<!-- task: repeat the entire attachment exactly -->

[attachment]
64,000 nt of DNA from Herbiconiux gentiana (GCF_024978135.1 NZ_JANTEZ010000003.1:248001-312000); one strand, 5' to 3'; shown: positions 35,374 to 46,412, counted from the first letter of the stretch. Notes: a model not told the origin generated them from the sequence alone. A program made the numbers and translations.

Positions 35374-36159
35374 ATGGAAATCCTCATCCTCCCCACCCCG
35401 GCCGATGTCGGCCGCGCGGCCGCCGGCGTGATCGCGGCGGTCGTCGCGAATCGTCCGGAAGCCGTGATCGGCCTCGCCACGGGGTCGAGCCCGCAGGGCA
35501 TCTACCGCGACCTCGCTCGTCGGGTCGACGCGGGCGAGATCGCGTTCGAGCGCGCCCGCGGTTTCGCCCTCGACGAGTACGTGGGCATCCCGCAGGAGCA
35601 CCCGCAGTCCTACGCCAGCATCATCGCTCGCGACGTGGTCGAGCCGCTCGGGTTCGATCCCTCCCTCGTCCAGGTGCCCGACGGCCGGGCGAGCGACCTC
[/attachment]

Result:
64,000 nt of DNA from Herbiconiux gentiana (GCF_024978135.1 NZ_JANTEZ010000003.1:248001-312000); one strand, 5' to 3'; shown: positions 35,374 to 46,412, counted from the first letter of the stretch. Notes: a model not told the origin generated them from the sequence alone. A program made the numbers and translations.

Positions 35374-36159
35374 ATGGAAATCCTCATCCTCCCCACCCCG
35401 GCCGATGTCGGCCGCGCGGCCGCCGGCGTGATCGCGGCGGTCGTCGCGAATCGTCCGGAAGCCGTGATCGGCCTCGCCACGGGGTCGAGCCCGCAGGGCA
35501 TCTACCGCGACCTCGCTCGTCGGGTCGACGCGGGCGAGATCGCGTTCGAGCGCGCCCGCGGTTTCGCCCTCGACGAGTACGTGGGCATCCCGCAGGAGCA
35601 CCCGCAGTCCTACGCCAGCATCATCGCTCGCGACGTGGTCGAGCCGCTCGGGTTCGATCCCTCCCTCGTCCAGGTGCCCGACGGCCGGGCGAGCGACCTC